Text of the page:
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May 31, 2017:

FASCINATION

Bruce Kimmel Photograph bk's notes

Well, dear readers, yesterday was a fascinatingly fascinating day for many reasons, some of which I shall now share with you because they are fascinating and not only fascinating but fascinating. I got seven hours of sleep – that was fascinating. Then I got ready and moseyed on over to the rehearsal room. We ran some choreography, some staging, and our bass player/actor was with us – a real trouper as he had a terrible family tragedy on Monday. I know it was a very difficult day for him, but I also think it probably helped him to be around people who care about him and to just work.

But before I tell you about the fascinating day, may I just be the one to point out that this is the final day of May.  How did THAT happen?  Therefore, tomorrow will be the start of a new month I like to call June.  And may I just say that it is my fervent hope and prayer that June will be a month filled with health, wealth, happiness, creativity, and all things bright and beautiful.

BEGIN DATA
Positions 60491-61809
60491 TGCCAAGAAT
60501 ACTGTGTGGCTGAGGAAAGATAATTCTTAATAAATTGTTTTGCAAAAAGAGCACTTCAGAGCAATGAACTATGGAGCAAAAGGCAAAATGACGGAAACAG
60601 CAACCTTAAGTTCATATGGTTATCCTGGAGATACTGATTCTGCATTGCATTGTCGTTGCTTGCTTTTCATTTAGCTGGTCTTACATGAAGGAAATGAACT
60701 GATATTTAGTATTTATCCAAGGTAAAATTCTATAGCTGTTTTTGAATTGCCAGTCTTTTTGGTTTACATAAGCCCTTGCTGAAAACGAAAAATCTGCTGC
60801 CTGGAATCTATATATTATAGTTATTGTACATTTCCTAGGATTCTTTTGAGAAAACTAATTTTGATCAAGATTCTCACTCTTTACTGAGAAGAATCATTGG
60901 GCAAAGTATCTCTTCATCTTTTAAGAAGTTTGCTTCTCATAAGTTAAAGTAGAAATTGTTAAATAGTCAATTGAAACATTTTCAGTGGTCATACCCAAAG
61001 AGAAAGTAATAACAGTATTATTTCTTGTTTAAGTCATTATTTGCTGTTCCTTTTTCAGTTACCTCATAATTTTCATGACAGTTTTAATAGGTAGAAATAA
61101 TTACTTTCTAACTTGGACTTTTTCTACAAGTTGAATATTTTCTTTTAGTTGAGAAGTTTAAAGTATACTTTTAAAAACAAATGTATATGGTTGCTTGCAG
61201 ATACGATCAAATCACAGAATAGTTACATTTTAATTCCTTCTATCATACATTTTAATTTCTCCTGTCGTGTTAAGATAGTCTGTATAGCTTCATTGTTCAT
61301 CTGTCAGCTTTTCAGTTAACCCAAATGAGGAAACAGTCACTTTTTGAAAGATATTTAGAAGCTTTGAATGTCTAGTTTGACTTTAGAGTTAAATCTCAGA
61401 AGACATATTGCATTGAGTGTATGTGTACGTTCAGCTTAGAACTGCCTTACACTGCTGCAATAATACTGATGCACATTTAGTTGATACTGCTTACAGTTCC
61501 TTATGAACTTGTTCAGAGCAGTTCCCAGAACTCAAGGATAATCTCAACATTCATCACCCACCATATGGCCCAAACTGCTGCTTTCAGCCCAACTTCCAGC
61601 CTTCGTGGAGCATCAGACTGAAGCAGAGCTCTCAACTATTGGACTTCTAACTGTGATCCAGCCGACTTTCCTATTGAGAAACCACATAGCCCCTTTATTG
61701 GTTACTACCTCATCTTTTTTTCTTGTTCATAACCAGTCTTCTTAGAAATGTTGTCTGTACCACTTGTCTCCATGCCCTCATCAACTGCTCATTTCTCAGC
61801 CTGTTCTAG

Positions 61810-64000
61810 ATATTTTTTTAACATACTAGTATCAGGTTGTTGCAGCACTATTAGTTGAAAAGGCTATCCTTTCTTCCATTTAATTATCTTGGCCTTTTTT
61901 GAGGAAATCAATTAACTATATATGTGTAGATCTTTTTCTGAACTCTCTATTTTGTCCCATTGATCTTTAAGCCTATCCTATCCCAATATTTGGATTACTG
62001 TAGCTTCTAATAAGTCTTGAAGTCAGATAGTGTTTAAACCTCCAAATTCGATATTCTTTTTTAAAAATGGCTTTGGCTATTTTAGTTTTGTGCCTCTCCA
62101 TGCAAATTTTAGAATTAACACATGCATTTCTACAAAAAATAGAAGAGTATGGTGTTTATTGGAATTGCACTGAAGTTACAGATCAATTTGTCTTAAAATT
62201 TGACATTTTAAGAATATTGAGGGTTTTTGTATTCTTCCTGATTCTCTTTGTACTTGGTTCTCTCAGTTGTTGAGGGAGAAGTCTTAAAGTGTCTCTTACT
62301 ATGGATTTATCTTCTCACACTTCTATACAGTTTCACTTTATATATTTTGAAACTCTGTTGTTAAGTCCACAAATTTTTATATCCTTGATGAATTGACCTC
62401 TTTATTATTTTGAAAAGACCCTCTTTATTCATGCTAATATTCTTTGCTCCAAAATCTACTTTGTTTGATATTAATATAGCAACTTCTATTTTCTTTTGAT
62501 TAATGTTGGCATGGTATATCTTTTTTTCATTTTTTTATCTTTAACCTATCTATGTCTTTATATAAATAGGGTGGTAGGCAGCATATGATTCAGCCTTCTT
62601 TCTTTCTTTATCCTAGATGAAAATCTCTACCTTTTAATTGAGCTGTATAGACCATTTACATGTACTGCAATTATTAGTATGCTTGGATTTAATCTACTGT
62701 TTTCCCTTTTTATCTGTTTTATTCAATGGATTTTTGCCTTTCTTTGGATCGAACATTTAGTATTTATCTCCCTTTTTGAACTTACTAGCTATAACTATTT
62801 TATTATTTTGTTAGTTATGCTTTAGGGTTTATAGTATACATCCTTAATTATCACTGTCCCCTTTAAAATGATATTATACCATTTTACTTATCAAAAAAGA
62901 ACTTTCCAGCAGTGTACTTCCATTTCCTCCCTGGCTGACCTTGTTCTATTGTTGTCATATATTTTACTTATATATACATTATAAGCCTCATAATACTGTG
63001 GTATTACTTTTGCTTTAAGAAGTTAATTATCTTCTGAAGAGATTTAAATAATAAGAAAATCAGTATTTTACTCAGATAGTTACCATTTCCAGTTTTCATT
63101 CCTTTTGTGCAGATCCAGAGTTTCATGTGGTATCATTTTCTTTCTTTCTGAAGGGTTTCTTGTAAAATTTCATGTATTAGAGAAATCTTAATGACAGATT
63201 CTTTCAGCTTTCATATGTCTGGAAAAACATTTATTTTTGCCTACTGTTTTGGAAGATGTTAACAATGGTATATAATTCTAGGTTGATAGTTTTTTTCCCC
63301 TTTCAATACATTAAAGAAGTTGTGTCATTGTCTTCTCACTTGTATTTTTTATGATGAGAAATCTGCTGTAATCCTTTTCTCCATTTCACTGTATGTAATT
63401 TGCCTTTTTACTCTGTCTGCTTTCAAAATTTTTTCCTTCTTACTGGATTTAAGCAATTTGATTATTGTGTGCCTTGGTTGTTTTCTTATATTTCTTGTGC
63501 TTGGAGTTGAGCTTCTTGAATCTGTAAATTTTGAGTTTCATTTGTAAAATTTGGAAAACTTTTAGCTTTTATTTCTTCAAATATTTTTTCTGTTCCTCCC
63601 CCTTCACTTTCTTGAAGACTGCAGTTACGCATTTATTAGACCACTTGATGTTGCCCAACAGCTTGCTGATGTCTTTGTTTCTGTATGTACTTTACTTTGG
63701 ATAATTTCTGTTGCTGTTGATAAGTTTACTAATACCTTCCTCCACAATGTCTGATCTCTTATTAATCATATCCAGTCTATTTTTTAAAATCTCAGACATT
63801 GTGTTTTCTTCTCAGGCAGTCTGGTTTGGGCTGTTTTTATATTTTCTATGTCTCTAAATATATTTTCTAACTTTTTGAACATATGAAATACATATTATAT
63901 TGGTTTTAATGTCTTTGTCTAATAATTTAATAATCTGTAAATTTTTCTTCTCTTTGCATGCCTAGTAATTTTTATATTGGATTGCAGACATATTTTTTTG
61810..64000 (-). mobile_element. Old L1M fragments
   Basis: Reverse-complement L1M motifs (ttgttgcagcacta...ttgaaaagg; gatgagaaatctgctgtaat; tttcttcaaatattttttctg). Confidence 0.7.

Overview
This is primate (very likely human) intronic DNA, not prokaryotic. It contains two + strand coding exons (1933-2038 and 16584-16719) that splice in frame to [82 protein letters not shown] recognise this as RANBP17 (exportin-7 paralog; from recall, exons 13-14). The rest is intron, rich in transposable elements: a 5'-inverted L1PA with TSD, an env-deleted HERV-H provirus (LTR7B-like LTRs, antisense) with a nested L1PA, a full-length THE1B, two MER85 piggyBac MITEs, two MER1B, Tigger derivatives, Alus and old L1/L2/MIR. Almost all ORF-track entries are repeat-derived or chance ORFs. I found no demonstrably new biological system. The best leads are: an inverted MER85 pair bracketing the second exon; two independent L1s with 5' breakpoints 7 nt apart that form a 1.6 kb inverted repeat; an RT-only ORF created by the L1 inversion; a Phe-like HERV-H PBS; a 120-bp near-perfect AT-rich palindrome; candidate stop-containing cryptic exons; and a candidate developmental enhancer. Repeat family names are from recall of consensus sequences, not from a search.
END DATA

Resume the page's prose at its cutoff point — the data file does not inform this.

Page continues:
Just before noon, our writer joined us, we introduced him to the cast, and then we began our run-through. The energy in the room was kind of weird for the cast, as the writer was basically writing notes at every step of the run-through. The better way to have done it, of course, would just be to watch, take it all in, then ruminate later and write us notes. But that’s not the way it happened so that was fascinating. The cast did let it affect them in the first third of the show, but they got with it for the rest. They’re a wonderful group and doing a wonderful job and just finding new things as we do each run.